to both parties. Experience will, I lish Clergy, both old and young, a think, convince us of the necessity of simple unostentatious distinction attention even to the prejudices, often could hardly be in any way objecwell founded, of the lower ranks, if tionable to them; more especially we seriously mean to be of use to as it comes recommended to them them either spiritually or temporally. by the Fathers of the Reformation, And the common people will gene. on the ground of its having always rally respect their pastor in propor. obtained in the Christian Church. tion as he respects his own office, In many cases it might defend them and seems to be devoted to it. By against that which they have now distinguishing himself from the Laity frequent cause to lament. It would he assuredly affords one evidence serve as a check upon the licentious of regard to his calling, and, ac- freedom of conversation, which they cording to the Canon, will “ be had are sometimes constrained to en. in outward reverence," an enviable dure; upon the liberal remarks advantage, which does not fall to prompted by a spirit of levelling all the lot of every parish Priest, even distinctions, which are sometimes though he may in most particulars introduced with malignant ingenuity deserve it.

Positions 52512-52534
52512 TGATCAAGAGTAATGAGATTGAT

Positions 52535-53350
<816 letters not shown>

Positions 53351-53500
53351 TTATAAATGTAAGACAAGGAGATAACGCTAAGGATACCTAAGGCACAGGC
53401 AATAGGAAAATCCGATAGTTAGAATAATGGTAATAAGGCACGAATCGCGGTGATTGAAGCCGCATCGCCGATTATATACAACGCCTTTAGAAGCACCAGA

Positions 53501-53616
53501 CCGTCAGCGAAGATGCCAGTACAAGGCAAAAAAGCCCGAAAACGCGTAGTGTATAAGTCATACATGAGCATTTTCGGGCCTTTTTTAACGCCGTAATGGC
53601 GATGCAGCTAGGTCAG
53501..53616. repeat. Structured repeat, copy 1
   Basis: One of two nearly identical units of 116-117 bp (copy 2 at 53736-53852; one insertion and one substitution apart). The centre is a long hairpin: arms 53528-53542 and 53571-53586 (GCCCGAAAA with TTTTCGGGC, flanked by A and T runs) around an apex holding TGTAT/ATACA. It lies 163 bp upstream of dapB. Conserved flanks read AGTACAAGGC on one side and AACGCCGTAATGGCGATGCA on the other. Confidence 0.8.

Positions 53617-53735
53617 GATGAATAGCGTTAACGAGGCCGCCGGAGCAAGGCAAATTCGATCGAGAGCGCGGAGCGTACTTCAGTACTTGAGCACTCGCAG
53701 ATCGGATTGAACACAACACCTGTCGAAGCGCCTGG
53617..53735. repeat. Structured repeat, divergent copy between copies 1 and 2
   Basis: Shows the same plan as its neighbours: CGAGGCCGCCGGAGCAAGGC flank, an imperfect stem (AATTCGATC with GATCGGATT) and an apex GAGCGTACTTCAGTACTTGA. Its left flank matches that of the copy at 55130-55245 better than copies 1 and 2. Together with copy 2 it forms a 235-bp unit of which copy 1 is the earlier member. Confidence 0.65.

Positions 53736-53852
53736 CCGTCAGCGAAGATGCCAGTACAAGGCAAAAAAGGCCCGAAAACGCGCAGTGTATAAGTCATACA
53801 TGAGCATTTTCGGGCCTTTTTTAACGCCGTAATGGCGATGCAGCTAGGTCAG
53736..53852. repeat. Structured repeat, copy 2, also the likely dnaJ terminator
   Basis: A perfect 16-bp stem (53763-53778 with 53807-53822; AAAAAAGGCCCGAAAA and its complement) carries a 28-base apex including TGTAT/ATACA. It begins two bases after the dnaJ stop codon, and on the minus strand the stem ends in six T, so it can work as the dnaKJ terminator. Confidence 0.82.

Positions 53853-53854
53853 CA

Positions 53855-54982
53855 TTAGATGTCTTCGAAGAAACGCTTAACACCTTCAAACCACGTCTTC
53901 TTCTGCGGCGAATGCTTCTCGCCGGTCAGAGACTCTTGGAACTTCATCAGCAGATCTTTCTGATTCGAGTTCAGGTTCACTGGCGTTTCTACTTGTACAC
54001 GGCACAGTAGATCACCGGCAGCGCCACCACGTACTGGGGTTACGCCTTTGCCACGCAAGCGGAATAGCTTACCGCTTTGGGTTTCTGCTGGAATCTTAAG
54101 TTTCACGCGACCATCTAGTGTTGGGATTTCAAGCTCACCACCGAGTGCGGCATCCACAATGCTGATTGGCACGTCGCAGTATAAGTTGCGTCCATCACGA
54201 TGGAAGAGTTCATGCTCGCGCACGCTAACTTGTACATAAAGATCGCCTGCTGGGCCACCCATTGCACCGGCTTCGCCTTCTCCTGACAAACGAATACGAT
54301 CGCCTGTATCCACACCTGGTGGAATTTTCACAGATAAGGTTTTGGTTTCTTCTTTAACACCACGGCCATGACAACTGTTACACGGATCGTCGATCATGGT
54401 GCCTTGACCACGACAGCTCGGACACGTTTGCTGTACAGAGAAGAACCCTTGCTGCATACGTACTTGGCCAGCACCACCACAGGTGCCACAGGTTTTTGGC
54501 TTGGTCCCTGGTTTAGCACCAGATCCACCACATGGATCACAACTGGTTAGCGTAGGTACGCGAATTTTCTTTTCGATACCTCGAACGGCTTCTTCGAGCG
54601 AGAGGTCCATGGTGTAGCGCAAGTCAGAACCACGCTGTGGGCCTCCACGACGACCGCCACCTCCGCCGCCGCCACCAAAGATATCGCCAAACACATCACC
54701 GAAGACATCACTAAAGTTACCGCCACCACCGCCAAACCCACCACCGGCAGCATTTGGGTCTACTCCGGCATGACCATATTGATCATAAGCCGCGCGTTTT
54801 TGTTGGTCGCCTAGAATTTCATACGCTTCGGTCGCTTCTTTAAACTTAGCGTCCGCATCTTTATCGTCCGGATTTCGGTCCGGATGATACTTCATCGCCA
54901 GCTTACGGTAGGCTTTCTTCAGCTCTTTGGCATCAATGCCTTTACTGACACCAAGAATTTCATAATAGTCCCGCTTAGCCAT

when the utterer is not obliged 10 To the younger Clergy it would know that an object of them is in surely be of incalculable advantage, company. that they should never be able to As respects the community, the mix with the crowd, without being above-mentioned advantages of cleassured that they have the eyes of rical distinction would unquestion. all men upon thein, and that if they ably be reciprocal. By whatever should be guilty of any indecorous means the Ministers of the Gospel levity, or join in any unfit pursuit, are raised in the estimation of ihe they cannot escape observation ; people, the latter cannot but be and must injure not only their own benefited ; because they will be led character, but that of the Church to esteem more highly the ordi-, to which they belong. The con- nances of Religion, and to embrace sciousness of being known might more firmly the doctrines and prenot, indeed, subdue an immoral cepts which they receive through propensity, which was not to be the ministration of their Clergy, conquered by higher principle ; but when they have a confidence in the in outward deportment and associa- sincere and holy character of their tion with the world, it would fur- spiritual guides. nish an additional, and a very strong, After all, it is by no means easy to motive to sobriety of manners and discover the cause of the great apconsistency of conduct.